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Grand Theft Chaco: Luxury cars made with leather from the stolen lands of an uncontacted tribe

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Investigation

Flatpacked Forests: Ikea's illegal timber problem and the flawed green label behind it

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Press Release

The Carbon Lottery

02.09.2020 Huge carbon emissions risk in Europe’s Brazilian beef trade, new Earthsight research reveals

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Illegal Deforestation Monitor

UK military beef supplier linked to Brazil deforestation

28.04.2020 Beef sourced by Ministry of Defence in Bahrain comes from firm connected to cattle ranchers fined R$33.5m (£6m) for environmental breaches including illegal land clearances, fires and fraud

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Eight reasons proposed UK law won’t stop consumption driving global deforestation

25.09.2020 The UK government recently issued a consultation on proposed legislation to make it illegal to use or trade commodities linked to illegal deforestation, or goods incorporating them, and requiring UK companies to conduct due diligence to ensure they do not. If progressed, the law will apply to products such as beef, soy, leather, palm oil and other forest risk commodities. It is the first concrete statement of intent from any government worldwide to seek to de-link deforestation from supply chains through binding regulation, and on that basis is to be applauded.However, it is clear the proposed new law falls well short of actually de-linking UK supply chains from deforestation in general and, depending on the detail of what is subsequently legislated, may still allow goods linked to even illegal deforestation to persist in the UK market. Products driving legal deforestation will still be allowed in UK supply chains The proposal would seek to exclude only commodities produced through illegal deforestation. While consumption of such products is a big problem and especially egregious, many national laws on forests are completely unsustainable and around 60 per cent of relevant commodities in international trade derive from legal deforestation. The proposed law will therefore leave the majority of the problem untouched, with millions of hectares of forests worldwide, including in deforestation hotspots such as Brazil, Indonesia and elsewhere, remaining up for grabs in the fulfilment of UK consumer desire. Recent experience proves that voluntary initiatives by the private sector won’t fill this gap. To prevent runaway climate change, the world needs to urgently halt all deforestation, whether legal or not.Producer countries may be incentivised to weaken forest protection In only focusing on illegal deforestation, the proposal creates clear incentives for producer countries to weaken forest conservation laws to maintain UK market access. The actions of Jair Bolsonaro’s presidency is the clearest sign of this, as Brazilian authorities have stripped away critical environmental safeguards and laws in order to promote agribusiness activities at the expense of climate conservation. Similar moves by governments to roll back environmental laws have been seen recently in Bolivia, a major soy and beef producing nation, and Indonesia, the world’s second biggest palm oil producer.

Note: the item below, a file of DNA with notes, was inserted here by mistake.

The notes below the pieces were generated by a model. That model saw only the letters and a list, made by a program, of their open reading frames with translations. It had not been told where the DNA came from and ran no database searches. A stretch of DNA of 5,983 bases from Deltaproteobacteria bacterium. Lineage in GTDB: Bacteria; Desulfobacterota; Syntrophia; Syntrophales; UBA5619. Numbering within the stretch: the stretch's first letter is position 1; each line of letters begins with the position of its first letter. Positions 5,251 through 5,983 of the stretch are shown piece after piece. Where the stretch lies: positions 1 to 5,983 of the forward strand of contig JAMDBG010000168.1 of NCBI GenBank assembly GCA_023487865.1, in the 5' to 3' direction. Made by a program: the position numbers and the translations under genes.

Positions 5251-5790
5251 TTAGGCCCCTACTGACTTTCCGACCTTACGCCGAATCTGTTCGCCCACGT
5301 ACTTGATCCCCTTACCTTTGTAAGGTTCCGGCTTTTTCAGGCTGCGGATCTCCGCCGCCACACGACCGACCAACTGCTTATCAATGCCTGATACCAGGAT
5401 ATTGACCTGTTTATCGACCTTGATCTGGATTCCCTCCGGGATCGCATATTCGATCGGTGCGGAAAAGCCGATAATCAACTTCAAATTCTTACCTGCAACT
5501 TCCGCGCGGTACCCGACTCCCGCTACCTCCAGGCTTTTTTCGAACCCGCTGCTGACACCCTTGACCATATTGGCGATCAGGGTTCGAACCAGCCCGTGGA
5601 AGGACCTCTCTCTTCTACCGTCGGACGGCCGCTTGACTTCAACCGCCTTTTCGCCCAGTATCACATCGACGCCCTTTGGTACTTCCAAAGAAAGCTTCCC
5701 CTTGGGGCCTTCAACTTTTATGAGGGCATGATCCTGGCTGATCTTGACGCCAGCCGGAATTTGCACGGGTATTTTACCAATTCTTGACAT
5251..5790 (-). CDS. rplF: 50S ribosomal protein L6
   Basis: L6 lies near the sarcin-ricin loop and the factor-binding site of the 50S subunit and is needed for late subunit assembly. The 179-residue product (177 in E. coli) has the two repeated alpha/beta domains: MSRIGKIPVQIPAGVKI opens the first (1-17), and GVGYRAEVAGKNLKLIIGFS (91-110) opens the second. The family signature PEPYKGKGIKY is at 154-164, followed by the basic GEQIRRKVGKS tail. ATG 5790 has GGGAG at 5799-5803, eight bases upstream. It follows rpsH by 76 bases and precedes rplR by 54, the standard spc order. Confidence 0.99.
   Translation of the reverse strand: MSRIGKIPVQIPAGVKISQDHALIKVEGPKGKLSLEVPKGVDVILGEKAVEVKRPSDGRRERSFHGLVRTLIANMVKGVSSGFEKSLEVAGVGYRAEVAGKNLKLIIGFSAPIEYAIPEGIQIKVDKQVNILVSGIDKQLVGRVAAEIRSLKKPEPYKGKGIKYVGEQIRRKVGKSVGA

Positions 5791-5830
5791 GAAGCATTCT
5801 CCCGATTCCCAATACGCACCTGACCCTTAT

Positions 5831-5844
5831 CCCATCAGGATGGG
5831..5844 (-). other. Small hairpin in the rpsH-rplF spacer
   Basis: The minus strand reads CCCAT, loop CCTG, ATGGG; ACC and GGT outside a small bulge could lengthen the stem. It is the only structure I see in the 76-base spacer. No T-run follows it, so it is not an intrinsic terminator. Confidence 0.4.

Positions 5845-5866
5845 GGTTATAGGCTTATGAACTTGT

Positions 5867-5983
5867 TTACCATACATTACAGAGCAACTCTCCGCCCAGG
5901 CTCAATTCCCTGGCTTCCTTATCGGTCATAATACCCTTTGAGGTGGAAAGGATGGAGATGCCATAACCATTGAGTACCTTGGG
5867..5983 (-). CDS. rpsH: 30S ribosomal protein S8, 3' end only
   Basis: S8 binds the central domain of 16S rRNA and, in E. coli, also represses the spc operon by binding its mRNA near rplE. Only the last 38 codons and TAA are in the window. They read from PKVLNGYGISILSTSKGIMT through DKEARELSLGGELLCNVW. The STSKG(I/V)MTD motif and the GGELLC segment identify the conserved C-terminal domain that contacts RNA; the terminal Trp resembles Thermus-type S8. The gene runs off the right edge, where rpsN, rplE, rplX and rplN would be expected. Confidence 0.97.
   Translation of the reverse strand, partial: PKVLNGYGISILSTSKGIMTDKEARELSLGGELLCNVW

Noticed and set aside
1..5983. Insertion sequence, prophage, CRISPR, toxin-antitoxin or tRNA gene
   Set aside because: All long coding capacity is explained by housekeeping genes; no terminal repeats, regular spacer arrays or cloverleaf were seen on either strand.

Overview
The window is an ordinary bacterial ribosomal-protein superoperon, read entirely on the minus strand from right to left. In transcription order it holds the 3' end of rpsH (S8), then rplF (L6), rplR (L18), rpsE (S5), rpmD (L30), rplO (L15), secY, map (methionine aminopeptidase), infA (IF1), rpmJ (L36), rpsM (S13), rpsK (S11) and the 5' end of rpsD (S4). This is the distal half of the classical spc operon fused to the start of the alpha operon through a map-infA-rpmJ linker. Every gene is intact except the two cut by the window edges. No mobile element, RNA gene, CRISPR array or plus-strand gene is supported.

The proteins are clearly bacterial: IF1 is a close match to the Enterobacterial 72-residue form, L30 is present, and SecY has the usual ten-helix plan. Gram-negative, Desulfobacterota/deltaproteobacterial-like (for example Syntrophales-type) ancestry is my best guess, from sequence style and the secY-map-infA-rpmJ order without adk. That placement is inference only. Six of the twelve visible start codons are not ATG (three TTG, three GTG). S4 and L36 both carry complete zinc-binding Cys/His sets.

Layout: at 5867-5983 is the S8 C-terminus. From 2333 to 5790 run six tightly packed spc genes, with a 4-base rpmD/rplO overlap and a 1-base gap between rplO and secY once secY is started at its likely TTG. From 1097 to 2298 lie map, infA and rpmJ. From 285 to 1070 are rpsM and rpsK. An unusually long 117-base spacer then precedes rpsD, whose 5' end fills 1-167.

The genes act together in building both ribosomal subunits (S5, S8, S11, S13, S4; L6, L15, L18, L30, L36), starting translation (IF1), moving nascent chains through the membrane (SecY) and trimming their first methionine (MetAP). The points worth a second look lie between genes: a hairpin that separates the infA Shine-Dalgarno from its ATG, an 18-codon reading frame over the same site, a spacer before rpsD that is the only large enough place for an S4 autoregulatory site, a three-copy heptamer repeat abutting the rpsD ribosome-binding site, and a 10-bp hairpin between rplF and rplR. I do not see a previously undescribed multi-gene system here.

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Illegal Deforestation Monitor scrutinises the unlawful conversion of forests for agribusiness around the globe.

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The inside scoop on suspect wood, Timberleaks shines a spotlight on dodgy timber traders and supply chains.

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Timber Investigation Centre

A guidebook to help activists and communities on the forest frontlines to investigate illegal logging and trade.

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